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(Note: The two below stories are inspired by this image)

Typhoon Maid Thursday. CC photo by Shuji Moriwaki.

Typhoon Maid Thursday. CC photo by Shuji Moriwaki.

(The first short story of the week)

Halo-Shoe Narrative #3427

 

There wasn’t ever the sweet grass prairie when she dislodged her aviators. Dee always found herself somewhere fantastical: a foreign landscape, some pounding club, or a colonist’s ballroom. She’d sigh, hike-up her stockings, and embrace the plot.

 

This time wasn’t any different; she stood proud on a mute slab’s edge. Relieved, she wasn’t scared of this cement. An expert judge, Dee already knew here was too idyllic to be another futuristic dystopian.

 

Instead, her attention was silently screaming at the rope swinging with dead-weight. Not again. Dee hated bringing calamity with her. But she ceased premature blame-casting, for who knew when he’d jumped the brink?

 

Story commenced; she nudged her toe at the coil, hoping to uncover a clue. No reason to keep her shoes clean, for the scarlet sequin-sparkle had shed-off literally ages ago.

 

On cue, her aching companion flared–that gut-wrenching longing–for her blasted, world-warped, clicking heels take her to where Em’s apple pie is served with cheddar:

 

Home.

 


 

(Completely unrelated to the above story, but again using the same image for a prompt, is short story #2)

Falling For The Oceanographer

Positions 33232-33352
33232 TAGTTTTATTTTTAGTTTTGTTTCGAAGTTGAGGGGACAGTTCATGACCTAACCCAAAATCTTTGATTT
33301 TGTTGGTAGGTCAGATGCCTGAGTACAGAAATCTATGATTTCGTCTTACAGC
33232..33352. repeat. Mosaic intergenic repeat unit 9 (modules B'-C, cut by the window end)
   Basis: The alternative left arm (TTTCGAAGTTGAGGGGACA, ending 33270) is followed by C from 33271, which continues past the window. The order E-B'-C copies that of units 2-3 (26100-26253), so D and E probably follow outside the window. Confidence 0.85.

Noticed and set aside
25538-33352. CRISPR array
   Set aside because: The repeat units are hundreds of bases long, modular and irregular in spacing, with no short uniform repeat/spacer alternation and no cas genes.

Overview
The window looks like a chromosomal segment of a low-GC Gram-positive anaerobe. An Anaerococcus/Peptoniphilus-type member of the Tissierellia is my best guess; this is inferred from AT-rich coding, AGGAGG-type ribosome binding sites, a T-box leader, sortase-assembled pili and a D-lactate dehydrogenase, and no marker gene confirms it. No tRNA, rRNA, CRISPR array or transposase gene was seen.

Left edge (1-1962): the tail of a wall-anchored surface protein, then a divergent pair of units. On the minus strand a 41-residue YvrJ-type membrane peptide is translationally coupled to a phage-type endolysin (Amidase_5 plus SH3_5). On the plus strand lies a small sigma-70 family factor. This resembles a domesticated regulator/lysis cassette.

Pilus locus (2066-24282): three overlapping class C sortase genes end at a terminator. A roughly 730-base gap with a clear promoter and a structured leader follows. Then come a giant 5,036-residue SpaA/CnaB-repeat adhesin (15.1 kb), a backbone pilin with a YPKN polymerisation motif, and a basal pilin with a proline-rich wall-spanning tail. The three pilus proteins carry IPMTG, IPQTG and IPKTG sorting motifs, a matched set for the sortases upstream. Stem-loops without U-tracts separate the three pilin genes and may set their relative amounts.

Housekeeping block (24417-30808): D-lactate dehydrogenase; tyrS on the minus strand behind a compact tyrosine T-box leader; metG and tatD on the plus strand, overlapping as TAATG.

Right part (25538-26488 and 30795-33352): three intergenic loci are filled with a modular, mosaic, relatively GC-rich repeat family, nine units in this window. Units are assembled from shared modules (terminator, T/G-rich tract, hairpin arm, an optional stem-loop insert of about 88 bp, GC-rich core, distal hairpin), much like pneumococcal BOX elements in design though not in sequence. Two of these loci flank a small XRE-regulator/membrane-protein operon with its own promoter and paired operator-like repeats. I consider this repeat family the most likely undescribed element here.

Clipper approaching, I studied the misty unknown: Silver tide, green sky. Hmmphing heavily, I collapsed on the concrete. Pre-meditating, I shuddered at the cold I’d be wrapped in.

 

I curse you, Zayle, with your left dimple, common smile, and scruffy cheeks. So tan, they’d be pale now.

 

In high school we were together in the aquarium club two periods a day. You seduced me with your way with sharks and I flirted with salt water. You’d stand behind me, bright-burning close, guiding my net up, then back down the glass tanks, teaching me to clear algae. Carefully, you whispered the secrets of the coral in my ear.

 

Bonded by the brine, I followed you like a sea-puppy through college, and then abroad where work drifted. I appreciated the starfish, but mostly I just loved you.


Ironically, I’m left with your career now, enslaved to your ocean. Your name might mean strength of the sea, but mine doesn’t. Mine only meant yours.

 


 

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More fiction can be found at the Average Advocate Story Page